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Health board has few answers for local providers exhausted by pandemic

by WILL LANGHORNE
The Western News | September 17, 2021 7:00 AM

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Entrance to Cabinet Peaks Medical Center pictured Sept. 17. (Will Langhorne/The Western News)

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Entrance to the Libby Clinic pictured Sept. 16. (Will Langhorne/The Western News)

With coronavirus cases testing the limits of the local health care system, exasperated primary care providers asked Lincoln County Health Board members if they had suggestions for slowing the virus’ spread through the community.

Dr. Gregory Rice pointed to the more than 30 new cases of COVID-19 the county was seeing each day as an indicator of the outbreak’s severity during a Sept. 14 board meeting. The figure puts Lincoln County ahead of any nearby county, including Spokane County, Wash., in cases per capita, he said.

“We don’t have enough antibodies in the country to treat all these people,” said Rice, who has continued to assist his colleagues in retirement. “We need to talk about solutions.”

One of the first suggestions? Better attitudes.

“I honestly believe we don’t take care of ourselves,” said new board member Patricia Kincheloe, who promoted clean living, nutrition and vitamin supplements alongside positivity as possible solutions.

“I think we need to have — this sounds silly — but I think we need to have more positive attitudes," she said.

Health board members also heard from Doug Mudgett, chief nursing officer at Cabinet Peaks Medical Center, who said the number of COVID-19 cases the hospital was treating had grown exponentially over the last couple weeks. A “substantial number” of employees were quarantined after having contracted or been exposed to the virus, he said.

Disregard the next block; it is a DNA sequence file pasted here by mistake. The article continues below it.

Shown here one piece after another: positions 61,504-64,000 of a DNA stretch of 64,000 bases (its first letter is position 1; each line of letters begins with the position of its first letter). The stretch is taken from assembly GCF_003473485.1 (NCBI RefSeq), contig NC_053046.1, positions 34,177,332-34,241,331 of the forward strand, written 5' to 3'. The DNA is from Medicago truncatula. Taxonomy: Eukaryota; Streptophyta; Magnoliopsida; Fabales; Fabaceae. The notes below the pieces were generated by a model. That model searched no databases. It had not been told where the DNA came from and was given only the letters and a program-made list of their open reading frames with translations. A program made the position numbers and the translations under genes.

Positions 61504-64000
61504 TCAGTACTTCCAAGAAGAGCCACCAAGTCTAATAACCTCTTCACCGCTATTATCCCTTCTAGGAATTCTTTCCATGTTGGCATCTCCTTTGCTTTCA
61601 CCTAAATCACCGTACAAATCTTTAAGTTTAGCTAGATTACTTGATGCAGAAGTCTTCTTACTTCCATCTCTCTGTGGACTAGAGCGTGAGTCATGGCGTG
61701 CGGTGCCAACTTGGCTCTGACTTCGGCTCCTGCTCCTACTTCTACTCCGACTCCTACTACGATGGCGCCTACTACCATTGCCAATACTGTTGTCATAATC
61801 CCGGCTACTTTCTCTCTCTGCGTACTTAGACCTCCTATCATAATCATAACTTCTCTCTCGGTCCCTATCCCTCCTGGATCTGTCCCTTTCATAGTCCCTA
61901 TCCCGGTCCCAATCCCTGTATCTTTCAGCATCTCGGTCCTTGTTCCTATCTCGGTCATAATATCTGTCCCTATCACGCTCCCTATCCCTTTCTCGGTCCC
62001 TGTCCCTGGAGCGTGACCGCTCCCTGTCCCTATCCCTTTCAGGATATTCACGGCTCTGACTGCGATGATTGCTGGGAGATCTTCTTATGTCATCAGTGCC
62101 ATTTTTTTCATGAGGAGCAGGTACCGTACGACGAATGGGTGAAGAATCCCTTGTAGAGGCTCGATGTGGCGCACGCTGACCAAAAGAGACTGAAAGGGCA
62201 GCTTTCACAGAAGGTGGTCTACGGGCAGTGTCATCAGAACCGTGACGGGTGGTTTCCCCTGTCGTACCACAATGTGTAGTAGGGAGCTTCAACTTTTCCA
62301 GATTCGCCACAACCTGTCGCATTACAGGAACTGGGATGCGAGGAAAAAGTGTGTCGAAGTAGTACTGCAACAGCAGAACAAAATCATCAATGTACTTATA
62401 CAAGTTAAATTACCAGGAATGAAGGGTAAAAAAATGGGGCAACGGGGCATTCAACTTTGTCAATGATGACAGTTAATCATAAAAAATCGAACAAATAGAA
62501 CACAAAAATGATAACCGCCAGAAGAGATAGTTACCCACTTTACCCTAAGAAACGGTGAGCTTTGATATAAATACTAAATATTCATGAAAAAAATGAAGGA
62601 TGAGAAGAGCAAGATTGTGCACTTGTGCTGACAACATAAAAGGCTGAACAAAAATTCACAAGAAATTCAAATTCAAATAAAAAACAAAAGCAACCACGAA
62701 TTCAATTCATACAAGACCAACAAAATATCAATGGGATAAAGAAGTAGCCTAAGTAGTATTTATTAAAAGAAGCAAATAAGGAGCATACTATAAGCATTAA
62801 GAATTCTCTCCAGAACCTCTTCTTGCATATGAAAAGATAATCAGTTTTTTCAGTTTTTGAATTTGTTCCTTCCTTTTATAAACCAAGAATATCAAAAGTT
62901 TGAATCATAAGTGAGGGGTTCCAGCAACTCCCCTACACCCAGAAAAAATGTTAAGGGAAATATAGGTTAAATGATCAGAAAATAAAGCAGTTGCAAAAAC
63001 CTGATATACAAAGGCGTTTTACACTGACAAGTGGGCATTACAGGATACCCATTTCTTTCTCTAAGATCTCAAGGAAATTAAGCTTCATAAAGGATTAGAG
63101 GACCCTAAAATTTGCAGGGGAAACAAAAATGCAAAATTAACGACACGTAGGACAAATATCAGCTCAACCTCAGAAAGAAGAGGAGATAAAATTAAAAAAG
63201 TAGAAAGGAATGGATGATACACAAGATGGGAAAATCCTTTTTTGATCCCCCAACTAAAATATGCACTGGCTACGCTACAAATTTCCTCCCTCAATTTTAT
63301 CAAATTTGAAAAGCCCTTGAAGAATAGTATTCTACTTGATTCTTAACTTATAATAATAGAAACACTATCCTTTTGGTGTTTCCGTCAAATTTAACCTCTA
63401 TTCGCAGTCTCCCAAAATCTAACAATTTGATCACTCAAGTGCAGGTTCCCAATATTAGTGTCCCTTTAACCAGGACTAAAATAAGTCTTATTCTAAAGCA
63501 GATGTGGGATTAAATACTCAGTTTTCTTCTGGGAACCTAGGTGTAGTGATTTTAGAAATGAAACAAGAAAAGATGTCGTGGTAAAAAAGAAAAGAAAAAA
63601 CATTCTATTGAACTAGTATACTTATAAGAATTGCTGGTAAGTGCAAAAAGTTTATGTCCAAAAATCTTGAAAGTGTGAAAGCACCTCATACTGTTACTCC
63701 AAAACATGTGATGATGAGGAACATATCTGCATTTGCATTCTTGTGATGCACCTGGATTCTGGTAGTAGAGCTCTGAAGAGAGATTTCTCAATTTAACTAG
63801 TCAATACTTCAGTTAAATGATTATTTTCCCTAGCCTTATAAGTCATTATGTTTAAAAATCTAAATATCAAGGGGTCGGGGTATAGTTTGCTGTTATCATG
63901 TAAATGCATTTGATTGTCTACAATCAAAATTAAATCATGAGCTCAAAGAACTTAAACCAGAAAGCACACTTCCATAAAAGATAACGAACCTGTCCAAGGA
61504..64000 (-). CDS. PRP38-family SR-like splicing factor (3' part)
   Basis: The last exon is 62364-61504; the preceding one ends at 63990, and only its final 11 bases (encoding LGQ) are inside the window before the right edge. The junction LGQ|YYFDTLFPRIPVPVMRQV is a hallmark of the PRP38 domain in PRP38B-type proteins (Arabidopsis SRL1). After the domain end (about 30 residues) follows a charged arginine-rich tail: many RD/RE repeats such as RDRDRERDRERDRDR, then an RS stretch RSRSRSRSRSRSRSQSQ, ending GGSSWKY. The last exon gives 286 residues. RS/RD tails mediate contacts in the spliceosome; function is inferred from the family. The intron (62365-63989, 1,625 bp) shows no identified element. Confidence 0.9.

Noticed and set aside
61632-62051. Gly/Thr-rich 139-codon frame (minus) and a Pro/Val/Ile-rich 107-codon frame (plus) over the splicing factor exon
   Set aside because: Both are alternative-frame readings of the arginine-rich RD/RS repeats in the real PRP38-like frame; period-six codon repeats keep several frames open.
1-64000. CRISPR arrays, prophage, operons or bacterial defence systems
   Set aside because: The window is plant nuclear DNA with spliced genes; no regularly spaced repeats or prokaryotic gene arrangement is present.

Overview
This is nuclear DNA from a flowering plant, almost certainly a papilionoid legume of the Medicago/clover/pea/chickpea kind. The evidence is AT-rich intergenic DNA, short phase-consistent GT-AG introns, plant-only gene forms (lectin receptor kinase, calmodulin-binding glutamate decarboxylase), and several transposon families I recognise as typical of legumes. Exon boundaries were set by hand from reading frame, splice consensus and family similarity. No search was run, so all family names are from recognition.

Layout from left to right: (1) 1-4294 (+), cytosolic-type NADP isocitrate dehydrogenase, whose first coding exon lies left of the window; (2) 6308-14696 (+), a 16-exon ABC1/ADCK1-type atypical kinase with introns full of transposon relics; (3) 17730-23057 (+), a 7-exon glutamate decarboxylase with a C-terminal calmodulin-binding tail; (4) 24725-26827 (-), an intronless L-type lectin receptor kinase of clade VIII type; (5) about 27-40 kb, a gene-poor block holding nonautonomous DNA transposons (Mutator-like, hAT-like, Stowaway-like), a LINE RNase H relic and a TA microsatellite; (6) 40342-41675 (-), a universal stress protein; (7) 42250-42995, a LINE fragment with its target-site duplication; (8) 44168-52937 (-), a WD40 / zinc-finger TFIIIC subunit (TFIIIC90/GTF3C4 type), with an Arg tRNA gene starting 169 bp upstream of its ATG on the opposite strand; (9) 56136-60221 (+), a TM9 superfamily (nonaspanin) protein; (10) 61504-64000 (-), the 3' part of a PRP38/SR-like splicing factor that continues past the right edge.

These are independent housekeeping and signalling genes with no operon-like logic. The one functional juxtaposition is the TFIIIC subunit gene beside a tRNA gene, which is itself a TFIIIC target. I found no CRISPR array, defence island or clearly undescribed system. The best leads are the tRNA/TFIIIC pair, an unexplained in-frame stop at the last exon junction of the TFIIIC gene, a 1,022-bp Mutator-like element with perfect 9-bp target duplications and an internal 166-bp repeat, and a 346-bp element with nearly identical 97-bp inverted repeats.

Hospital executives have brought on five temporary nurses to work as needed and two certified nursing assistants. Mudgett said executives were working with new agencies to attract talent and had recently heard from a company that claims to put boots on the ground within seven days.

“I think we are keeping our head above water,” he said. “We have some tired staff, though, so we want to be able to not only plug the holes … but also hopefully to draw down the number of patients [that] nurses are currently having to care for.”

While staff previously isolated COVID-19 patients in the hospital’s intensive care unit, Mudgett said employees had moved infected patients who don’t require aerosolizing procedures, which could distribute the virus through the air, into the medical-surgical unit.

Dr. Kelli Jarrett, who works at the Libby Clinic and the hospital, said she was having to make decisions as to which patients could receive nebulizer treatments based on bed availability. Michelle Boltz, nurse practitioner at Cabinet Peaks said the hospital only had two negative pressure rooms where care providers could administer aerosolized procedures.

Jarrett noted that the spike in cases wasn’t just affecting older residents; the hospital recently admitted a patient who was 38 years old.